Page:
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AMD’s new X570 chipset, designed for the upcoming Ryzen 3000 series CPUs, comes with PCIe 4.0 support, enabling hardware such as Gigabyte’s Aorus AIC Gen4—a PCIe 4.0-based SSD card that can reach read speeds of 15 GB/s when running in a RAID 0 configuration. But PCI-SIG isn’t standing still—the consortium says the PCIe 5.0 spec has now been completed and sent out to members.
Taking 18 months to develop, PCIe 5.0 doubles the peak bandwidth of PCIe 4.0 from 64GB/second to 128GB/s via x16 configuration. It also boasts a raw bit rate of 32GT/s, which PCI-SIG says will allow it to target high-performance applications such as machine learning, artificial intelligence, gaming, storage, visual computing and networking.
Other PCIe 5.0 specifications include:
- Leverages and adds to the PCIe 4.0 specification and its support for higher speeds via extended tags and credits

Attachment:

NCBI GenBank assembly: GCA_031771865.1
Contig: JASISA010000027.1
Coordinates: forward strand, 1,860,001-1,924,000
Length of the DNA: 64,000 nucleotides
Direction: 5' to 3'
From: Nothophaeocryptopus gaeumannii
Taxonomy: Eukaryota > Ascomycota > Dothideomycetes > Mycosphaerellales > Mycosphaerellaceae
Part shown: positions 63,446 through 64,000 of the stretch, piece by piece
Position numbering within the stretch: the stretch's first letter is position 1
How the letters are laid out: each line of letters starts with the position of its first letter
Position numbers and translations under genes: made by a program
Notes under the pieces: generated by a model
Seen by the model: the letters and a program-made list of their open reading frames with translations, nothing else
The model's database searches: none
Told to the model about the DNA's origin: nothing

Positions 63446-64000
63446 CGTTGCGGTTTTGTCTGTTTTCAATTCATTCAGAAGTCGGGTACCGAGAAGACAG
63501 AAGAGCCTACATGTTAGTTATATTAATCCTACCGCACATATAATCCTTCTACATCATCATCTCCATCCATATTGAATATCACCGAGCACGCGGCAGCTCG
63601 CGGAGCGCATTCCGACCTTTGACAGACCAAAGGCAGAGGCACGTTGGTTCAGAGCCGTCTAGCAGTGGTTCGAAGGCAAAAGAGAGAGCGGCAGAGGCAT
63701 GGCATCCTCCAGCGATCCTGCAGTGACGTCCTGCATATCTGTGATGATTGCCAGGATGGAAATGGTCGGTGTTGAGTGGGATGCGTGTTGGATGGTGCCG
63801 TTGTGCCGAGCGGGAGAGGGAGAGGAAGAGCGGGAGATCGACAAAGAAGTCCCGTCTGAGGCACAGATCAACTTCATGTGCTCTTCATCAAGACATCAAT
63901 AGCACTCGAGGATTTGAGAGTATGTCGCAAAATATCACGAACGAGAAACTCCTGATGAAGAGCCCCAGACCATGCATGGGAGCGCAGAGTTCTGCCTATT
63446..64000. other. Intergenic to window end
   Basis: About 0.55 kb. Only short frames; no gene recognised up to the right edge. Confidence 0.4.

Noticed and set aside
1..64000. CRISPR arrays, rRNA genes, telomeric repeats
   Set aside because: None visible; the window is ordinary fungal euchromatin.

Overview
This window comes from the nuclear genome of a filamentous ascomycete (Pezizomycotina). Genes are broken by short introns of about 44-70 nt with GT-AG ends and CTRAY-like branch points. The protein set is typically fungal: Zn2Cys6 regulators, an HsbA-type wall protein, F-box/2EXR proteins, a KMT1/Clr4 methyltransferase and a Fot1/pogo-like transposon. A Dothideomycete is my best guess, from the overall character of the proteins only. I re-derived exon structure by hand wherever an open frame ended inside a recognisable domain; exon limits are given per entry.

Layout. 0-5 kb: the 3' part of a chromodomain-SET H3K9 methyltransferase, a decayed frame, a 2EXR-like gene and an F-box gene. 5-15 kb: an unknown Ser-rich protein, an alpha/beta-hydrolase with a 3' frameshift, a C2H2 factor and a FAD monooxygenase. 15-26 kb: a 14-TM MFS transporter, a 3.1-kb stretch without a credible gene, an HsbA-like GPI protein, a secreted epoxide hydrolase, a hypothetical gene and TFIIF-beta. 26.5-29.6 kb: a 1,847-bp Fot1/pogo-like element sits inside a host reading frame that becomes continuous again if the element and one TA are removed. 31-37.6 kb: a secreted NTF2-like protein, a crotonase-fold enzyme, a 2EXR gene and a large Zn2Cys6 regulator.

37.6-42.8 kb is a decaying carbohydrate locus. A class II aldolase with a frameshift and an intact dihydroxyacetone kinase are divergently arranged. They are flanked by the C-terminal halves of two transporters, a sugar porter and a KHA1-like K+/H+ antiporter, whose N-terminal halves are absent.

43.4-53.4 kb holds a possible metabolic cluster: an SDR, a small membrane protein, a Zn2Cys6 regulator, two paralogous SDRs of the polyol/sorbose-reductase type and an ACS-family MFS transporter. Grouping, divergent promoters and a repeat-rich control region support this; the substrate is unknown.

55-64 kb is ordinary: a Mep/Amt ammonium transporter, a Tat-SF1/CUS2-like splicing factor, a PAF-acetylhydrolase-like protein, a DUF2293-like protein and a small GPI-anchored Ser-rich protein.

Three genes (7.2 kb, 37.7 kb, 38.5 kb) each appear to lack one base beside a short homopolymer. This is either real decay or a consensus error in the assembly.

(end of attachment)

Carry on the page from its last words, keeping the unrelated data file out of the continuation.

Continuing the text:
- Implements electrical changes to improve signal integrity and mechanical performance of connectors
- Includes new backwards compatible CEM connector targeted for add-in cards
- Maintains backwards compatibility with PCIe 4.0, 3.x, 2.x and 1.x
The reason PCIe 5.0 has been ratified before PCIe 4.0’s consumer launch is the latter’s delay; having stuck with a four-year release cycle for PCIe 1.0, 2.0, and 3.0, there were seven years between the arrival of PCIe 3.0 in 2010 and the completion of PCIe 4.0 in 2017.
“AMD congratulates PCI-SIG on the release of the PCI Express 5.0 specification to the industry and the future 2x increase in performance it is expected to deliver. We expect to bring our first PCIe 4.0 specification CPUs to market this year and look forward to meeting the future bandwidth demands of end-users with PCIe 5.0 technology," AMD said in a statement.
With PCIe 4.0 only just rolling out, it will be a couple of years before support for PCIe 5.0 arrives.